To some it may sound like greed, but Fredy Montero simply wants more.
He’s happy that the Sounders have won two consecutive Lamar Hunt US Open Cup titles and have reached the playoffs with record-breaking attendance figures. He’s happy that the fans have embraced him and his family in the Seattle community.
He is glad to be the top scorer in both seasons for the Sounders FC, too.
It’s just not enough.
“My last two years were very good, but we need the MLS Cup. That’s been the goal since day one and we’ve been training with that in mind,” Montero said from training camp in Casa Grande, Arizona. “We know there are a lot of teams training for that, but we have a really good team. It’s different. I’m hungrier to win a championship and be the leading goal-scorer in the league.”
In 2011, he’s poised to do it.
Playing under a new contract extension that gives him the Designated Player label, Montero has planted roots in Seattle, bringing his family with him to share in the experience and help grow soccer in the area.
“He’s embraced the culture and the city and Fredy’s a bright kid - he learned English fairly quickly,” head coach Sigi Schmid said. “He’s definitely done a lot of things off the field to put himself within the frame of Seattle.”
He’s also done a lot on the field to win over the Seattle faithful. He scored the opening goal in club history, prompting the Emerald City Supporters to sing “Roll On Columbia” - a local song about the Columbia River that has taken a new meaning in the context of the Colombian dynamo - in the 12th minute of every match in honor of the minute that he scored.
In two seasons, he’s totaled 22 goals and 17 assists, both team-leading numbers. He was named MLS Newcomer of the Year in 2009 and was a consideration for league MVP late in the season.
On several occasions, he’s displayed a unique creativity that may occasionally drive coaches mad. But when he’s successful, it’s the opponents who are driven to the brinks.
“Fredy’s a special player,” Schmid said. “He has the ability to make plays and make things happen. That creativity is something that you always want him to have, even though it can be frustrating because he’s trying something where the guy next to him wants it to be simpler. I’ve always thought that you have to let special players have special moments because he can change games by making plays that other guys can’t make.”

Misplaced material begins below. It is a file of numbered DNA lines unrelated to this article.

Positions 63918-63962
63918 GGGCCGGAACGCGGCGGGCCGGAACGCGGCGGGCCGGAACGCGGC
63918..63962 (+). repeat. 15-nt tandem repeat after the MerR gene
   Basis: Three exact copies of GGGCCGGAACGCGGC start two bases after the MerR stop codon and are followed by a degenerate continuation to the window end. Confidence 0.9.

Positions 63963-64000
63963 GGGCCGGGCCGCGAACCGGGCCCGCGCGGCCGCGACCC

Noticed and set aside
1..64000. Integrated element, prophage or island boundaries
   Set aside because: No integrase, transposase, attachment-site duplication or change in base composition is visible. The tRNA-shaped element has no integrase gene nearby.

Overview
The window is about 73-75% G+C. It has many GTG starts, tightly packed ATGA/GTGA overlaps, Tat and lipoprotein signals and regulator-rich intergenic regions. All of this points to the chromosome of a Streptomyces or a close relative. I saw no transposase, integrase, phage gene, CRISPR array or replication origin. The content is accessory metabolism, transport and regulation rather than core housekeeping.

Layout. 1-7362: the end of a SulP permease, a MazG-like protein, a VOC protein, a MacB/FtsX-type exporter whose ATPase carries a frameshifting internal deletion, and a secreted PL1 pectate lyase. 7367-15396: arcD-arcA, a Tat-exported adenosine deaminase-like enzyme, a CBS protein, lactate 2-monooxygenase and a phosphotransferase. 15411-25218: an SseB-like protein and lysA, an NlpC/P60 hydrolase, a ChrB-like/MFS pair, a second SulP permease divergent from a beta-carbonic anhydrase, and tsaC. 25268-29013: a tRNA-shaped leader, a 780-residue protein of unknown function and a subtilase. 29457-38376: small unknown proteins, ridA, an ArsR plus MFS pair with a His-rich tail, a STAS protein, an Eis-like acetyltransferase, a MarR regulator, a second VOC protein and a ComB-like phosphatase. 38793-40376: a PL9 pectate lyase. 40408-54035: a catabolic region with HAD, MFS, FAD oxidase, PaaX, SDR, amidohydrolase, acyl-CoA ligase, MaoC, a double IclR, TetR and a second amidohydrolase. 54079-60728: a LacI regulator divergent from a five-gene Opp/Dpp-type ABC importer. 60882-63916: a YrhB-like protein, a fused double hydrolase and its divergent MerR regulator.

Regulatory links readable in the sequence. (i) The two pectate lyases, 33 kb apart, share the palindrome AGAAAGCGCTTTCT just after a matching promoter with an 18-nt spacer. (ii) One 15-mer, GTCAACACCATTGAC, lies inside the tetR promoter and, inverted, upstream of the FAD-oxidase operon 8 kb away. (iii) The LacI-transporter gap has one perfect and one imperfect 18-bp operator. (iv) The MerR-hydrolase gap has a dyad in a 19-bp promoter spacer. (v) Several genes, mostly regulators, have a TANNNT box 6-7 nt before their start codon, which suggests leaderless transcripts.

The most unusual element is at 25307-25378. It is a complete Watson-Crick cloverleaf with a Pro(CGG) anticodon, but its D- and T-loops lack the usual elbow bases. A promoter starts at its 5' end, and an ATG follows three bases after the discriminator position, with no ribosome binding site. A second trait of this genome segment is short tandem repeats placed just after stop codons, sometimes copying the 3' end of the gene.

Montero isn’t the only one who can lead the Sounders to glory though and he’s the first to admit that.
After two seasons and 87 matches, the players are rapidly learning more about each other and how their talents complement each other. That, Montero says, will help the team reach their goals in their third season.
“We know that Zakuani is fast and he likes to get the ball and go 1v1 with his defender. We know Alvaro likes to touch-pass and go 1v2. We know Alonso likes to come in behind the forwards,” Montero said. “We are growing up as a team and if you have Zakuani, Alonso, Erik Friberg, Alvaro, Brad Evans - other teams don’t know what they are going to do because they don’t play the same all the time.”
In 2011, he’ll have a bevy of strike partners too. Blaise Nkufo scored five goals in a three-game stretch near the end of 2010. O’Brian White was a Hermann Trophy winner in 2007 and has shown he’s poised to reach that potential after two frustrating years with Toronto FC. Nate Jaqua scored six goals in Open Cup and Champions League play in 2010 after a career-best season in league play in 2009. And Mike Fucito has shown the ability to score at every opportunity he’s been given.
All things point to an improved Sounders club. One that just may surpass the great achievements of their first two seasons.
“Every season you want more than the last season. We have two US Open Cup championships, but we need the MLS Cup championship. We need to go further in the CONCACAF Champions League. We need to defend the US Open Cup,” Montero said. “We need more.”